Will a pissed-off Landon Donovan eat the Union alive on Sunday? Our sources say yes

Will a pissed-off Landon Donovan eat the Union alive on Sunday? Our sources say yes

United States' Landon Donovan, controls the ball during a training session on Wednesday at Stanford. (AP Photo)

We’re back for another installment of the Second Level, where Philadelphia Union writers and old newspaper buddies Steve Moore and Dave Zeitlin discuss and sometimes argue about a Union-related topic every week.

As someone who covers the team for MLSsoccer.com and CSNPhilly.com, Dave will bring you the perspective of a seasoned, award-winning journalist. And as someone who watches games from the River End While drinking a beer, Steve will bring you the perspective of an occasionally sober fan.

This week’s question: what does Maurice Edu and Landon Donovan getting cut from the U.S. World Cup team mean for Sunday’s Union-Galaxy game (8 p.m., Comcast SportsNet?)

DAVE: We’ll dive into the bigger picture of Thursday’s stunning roster announcement shortly, but as far as this weekend goes, I’ll call it a wash.

Yes, Donovan is a better player than Edu and could be angry enough about his shocking snub to torch the Union for a few goals. But assuming he does play, I have a feeling he might be a bit distracted knowing that his friends are preparing to go to Brazil while he’s taking the field opposite Leo Fernandes in Carson. Let’s remember this is a guy that took some time off last year because he was burnt out. How much passion will he have now that he knows that his international career is almost certainly over?

Edu, too, will naturally be gutted that he failed to make his second straight World Cup. But after falling out of the national team picture for a while, he had to have prepared himself for this possibility. You could even say that just making the initial 30-man roster was an accomplishment for Edu and could leave him refreshed as he continues his career revival in MLS.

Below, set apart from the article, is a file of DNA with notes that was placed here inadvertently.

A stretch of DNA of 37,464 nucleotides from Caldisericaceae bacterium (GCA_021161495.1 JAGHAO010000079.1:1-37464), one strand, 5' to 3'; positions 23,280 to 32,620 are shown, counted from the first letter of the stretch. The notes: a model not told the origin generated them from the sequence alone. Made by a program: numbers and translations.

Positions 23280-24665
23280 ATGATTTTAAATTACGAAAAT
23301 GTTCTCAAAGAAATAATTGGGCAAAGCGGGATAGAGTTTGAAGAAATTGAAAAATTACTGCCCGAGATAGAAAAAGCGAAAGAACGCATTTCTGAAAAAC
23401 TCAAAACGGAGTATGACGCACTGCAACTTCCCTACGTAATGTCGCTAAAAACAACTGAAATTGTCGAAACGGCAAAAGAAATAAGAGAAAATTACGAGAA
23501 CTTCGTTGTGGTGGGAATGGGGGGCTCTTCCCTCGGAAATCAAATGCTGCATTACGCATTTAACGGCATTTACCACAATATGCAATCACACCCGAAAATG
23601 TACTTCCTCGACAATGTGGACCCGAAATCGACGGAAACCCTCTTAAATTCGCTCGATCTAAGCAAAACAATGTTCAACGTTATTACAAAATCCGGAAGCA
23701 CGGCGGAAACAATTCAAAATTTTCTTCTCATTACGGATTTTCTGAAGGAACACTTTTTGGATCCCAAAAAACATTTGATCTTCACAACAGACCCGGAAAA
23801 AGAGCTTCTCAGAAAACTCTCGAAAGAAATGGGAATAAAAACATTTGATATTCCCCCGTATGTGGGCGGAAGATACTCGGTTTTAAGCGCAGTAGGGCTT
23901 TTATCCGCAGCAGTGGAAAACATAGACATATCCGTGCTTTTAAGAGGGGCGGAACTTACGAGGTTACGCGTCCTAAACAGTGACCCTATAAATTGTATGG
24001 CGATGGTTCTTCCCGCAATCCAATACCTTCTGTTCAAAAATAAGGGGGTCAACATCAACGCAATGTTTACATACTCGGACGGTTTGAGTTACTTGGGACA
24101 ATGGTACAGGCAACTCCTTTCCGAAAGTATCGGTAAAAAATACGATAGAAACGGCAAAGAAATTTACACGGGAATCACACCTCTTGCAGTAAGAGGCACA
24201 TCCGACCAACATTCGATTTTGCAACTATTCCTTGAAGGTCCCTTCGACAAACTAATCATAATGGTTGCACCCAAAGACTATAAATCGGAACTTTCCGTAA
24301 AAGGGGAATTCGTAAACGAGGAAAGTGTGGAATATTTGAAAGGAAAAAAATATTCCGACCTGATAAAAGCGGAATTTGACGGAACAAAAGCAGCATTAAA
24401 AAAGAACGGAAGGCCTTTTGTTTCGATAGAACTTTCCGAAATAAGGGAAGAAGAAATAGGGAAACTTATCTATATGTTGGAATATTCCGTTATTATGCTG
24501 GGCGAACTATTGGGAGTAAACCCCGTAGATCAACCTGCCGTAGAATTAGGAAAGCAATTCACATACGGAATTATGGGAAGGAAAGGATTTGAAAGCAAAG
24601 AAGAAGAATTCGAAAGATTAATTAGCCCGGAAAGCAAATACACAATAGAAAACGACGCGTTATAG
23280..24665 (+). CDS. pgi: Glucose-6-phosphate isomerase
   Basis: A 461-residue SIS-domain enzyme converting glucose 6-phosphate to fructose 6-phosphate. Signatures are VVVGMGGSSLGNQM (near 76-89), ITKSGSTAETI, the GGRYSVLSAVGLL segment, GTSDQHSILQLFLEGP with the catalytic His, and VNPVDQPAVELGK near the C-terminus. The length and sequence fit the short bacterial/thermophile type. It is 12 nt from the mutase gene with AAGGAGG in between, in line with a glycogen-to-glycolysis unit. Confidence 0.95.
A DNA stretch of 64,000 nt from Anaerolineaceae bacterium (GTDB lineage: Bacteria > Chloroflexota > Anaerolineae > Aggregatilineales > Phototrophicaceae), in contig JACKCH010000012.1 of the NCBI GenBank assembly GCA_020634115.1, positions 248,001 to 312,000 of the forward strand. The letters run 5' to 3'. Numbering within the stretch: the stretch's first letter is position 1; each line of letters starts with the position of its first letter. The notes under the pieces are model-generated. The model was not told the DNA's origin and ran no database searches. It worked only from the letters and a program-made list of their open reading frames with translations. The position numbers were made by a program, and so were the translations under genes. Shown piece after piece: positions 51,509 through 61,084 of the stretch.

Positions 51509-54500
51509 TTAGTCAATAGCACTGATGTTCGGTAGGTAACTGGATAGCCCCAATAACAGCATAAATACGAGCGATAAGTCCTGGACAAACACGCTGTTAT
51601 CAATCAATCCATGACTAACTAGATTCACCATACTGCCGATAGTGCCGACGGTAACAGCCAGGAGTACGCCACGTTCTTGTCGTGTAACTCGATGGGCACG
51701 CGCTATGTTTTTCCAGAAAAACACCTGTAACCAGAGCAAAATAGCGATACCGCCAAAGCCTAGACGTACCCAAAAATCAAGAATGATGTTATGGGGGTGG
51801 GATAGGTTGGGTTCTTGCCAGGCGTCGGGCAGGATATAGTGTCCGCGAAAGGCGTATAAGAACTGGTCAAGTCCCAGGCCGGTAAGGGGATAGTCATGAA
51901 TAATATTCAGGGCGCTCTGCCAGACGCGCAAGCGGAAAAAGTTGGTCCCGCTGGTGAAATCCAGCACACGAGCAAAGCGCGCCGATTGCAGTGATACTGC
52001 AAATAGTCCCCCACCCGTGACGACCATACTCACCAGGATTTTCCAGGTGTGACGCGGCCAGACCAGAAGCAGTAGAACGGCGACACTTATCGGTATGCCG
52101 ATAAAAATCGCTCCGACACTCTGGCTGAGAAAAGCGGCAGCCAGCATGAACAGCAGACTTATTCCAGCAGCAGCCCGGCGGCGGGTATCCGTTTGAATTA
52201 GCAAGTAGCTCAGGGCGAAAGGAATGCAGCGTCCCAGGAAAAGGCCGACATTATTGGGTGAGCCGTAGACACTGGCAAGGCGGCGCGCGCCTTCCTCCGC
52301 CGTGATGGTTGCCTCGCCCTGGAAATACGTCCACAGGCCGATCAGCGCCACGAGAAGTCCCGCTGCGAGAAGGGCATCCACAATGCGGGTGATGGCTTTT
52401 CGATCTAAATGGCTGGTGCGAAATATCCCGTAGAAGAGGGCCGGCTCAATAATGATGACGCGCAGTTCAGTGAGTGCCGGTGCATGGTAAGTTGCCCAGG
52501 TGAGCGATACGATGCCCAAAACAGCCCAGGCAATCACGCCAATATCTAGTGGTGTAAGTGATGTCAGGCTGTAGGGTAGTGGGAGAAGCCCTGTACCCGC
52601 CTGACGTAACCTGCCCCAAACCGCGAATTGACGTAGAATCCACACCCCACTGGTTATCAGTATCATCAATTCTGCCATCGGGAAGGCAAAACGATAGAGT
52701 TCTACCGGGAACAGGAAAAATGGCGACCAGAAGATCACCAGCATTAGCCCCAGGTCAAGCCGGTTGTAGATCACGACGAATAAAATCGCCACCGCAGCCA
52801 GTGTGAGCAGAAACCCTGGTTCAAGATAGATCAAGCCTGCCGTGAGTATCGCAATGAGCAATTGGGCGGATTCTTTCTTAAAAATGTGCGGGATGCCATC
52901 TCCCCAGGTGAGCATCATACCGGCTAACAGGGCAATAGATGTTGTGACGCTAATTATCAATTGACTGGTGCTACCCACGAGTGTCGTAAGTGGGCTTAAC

Either way, the Union could certainly use Edu in the midfield Sunday with Cristian Maidana suspended and Brian Carroll on the mend from a groin injury. And his teammates seem eager to have him back.

 

Now on to the HOLY-CRAP-LANDON-DONOVAN-ACTUALLY-ISN’T-GOING-TO-PLAY-IN-THE-WORLD-CUP discussion – which is still hard to believe.

Yes, arguably the greatest American soccer player that’s ever lived, the one that’s scored five goals in the last three World Cups, wasn’t deemed good enough to make the 23-man roster.

We don’t need to get into the guys who somehow made the team in front of him, except to say that U.S. national team coach Jurgen Klinsmann made some puzzling choices. The point is this: even if he’s 32 and slowing down, even if he’s not the player he once was, even if you just use him off the bench, even if you just keep him in the locker room for karma's sake, you find a way to get Landon Donovan on the plane to Brazil.

How absurd is it that Donovan won’t be playing in his fourth straight World Cup? Grant Wahl sums it up pretty nicely in this piece, in which he delves into the rocky relationship between Klinsmann and Donovan while passing along two telling quotes. The first, from goalkeeper Tim Howard: “For me, it’s a very easy equation: If he’s on the field, he’s our top one or two players.” The second, from Galaxy and former USMNT coach Bruce Arena: “If there are 23 better players than Landon, then we have a chance to win the World Cup.”

So good news, America! We have a chance to win the World Cup now!

Now, Steve, talk me off the ledge while I curl up into a ball and watch this video of the world reacting to Landon Donovan scoring one of the greatest goals in U.S. soccer history four years ago.

[nbcsports_video src=//www.youtube.com/embed/jbn3rOPmR9w width=620 height=349]

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STEVE: Having Edu back will surely help the Union. When they signed him last winter, I highly doubt the team anticipated Edu getting invited to camp, let alone going to Brazil. So, privately, they have to be relieved. There are some out there who have been underwhelmed by Edu this season. I'm not one of them. He's had some games better than others, but he is a force in the midfield, and the Union are far better with him in there.